Next up: “Just Kids” by Patti Smith.
OK, that joke would work better during baseball season. The show set for Friday at The Egg by bassist Stanley Clarke has been canceled, but bassist Tony Levin will perform that same night, guesting with the California Guitar Trio at the Van Dyck (237 Union St., Schenectady).
Levin is no less imposing a talent than Clarke, but bass fans might argue that the best bassist hereabouts lately was Victor Wooten with Bela Fleck and the Flecktones last week — so both Clarke and Levin are second bass.
You could call this crew with Levin the World Guitar Trio, as it features Paul Richards of Salt Lake City, Bert Lams of Brussels and Hideyo Moriya of Tokyo. In addition to their 12 albums since 1991 and world tours, they also played on Levin’s “Pieces of the Sun” album and toured with Robert Fripp’s League of Crafty Guitarists. The California Guitar Trio with guest bassist Tony Levin plays two shows on Friday at the Van Dyck, at 7 and 9:30 p.m. Tickets are $20 in advance, and $24 at the door. Phone 348-7999 or visit www.vandycklounge.com.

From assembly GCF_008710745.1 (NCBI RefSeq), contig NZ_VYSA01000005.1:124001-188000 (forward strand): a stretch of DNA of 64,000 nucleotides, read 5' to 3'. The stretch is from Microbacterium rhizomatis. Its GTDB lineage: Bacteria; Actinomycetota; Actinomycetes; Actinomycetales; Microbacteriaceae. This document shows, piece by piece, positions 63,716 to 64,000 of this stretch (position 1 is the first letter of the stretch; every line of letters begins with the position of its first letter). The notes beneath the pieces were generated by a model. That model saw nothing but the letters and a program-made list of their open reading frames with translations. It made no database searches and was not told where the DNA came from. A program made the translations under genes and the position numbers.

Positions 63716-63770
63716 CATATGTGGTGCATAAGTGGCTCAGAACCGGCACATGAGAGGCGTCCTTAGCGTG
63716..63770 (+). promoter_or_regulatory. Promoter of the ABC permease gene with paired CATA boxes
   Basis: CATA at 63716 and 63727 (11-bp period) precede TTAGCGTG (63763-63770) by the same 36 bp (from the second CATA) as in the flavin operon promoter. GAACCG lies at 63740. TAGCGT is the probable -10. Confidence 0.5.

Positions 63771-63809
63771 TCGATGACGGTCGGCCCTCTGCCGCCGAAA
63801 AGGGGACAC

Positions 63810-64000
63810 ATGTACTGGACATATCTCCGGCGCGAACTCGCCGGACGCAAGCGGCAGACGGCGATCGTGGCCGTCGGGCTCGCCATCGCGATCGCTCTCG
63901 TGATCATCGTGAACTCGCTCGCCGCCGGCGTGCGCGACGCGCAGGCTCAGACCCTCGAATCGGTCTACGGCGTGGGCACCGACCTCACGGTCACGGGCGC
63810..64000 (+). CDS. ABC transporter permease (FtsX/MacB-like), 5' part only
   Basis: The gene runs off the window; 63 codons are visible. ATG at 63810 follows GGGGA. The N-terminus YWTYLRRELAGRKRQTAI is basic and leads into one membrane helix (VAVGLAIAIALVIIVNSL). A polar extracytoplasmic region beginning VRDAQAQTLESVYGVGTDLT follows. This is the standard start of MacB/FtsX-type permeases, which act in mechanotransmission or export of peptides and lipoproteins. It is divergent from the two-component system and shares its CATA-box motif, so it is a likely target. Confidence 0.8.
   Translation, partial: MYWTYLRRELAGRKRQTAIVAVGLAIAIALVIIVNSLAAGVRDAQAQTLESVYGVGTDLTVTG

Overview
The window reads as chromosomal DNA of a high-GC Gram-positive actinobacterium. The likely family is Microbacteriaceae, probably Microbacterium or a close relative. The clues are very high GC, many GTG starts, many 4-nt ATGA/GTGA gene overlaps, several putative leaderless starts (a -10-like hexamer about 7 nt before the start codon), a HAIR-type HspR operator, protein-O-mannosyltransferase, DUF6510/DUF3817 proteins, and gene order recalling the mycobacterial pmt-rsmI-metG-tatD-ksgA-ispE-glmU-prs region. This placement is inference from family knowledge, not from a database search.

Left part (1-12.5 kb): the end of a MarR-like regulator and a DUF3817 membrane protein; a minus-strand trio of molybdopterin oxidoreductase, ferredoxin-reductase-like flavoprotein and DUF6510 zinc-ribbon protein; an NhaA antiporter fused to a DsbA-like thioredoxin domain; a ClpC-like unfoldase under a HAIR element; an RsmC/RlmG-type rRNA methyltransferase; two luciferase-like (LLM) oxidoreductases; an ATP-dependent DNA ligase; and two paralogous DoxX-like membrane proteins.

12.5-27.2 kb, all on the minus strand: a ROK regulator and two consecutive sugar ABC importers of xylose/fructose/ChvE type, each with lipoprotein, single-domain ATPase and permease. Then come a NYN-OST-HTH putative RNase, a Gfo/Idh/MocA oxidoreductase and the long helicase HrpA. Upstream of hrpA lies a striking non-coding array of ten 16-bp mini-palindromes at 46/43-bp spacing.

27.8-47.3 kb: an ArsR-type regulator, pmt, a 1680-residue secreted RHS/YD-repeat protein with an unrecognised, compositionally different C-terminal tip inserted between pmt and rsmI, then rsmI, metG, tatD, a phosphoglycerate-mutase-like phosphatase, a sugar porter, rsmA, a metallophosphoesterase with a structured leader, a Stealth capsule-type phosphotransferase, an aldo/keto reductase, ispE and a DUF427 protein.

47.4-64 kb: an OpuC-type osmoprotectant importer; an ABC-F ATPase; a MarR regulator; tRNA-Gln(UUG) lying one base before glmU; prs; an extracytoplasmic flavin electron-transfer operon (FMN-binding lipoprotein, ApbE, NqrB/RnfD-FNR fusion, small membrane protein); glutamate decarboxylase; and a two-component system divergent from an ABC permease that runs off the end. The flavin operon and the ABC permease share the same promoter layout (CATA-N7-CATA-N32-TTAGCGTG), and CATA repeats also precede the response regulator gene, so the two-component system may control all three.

Furthur returns here on Tuesday (after a summer visit to Saratoga Performing Arts Center) with a 7 p.m. show at the Times Union Center (51 S. Pearl St., Albany).
If you’re a Deadhead, you probably have tickets already to see Grateful Dead members Phil Lesh (bass) and Bob Weir (guitar, vocals) lead a crew of replacements in Dead classics at a venue the Grateful Dead and the Dead played many times, and really liked.
And if you’re not, but have any curiosity at all about the Grateful Dead phenomenon, this is about as close as you’ll ever get.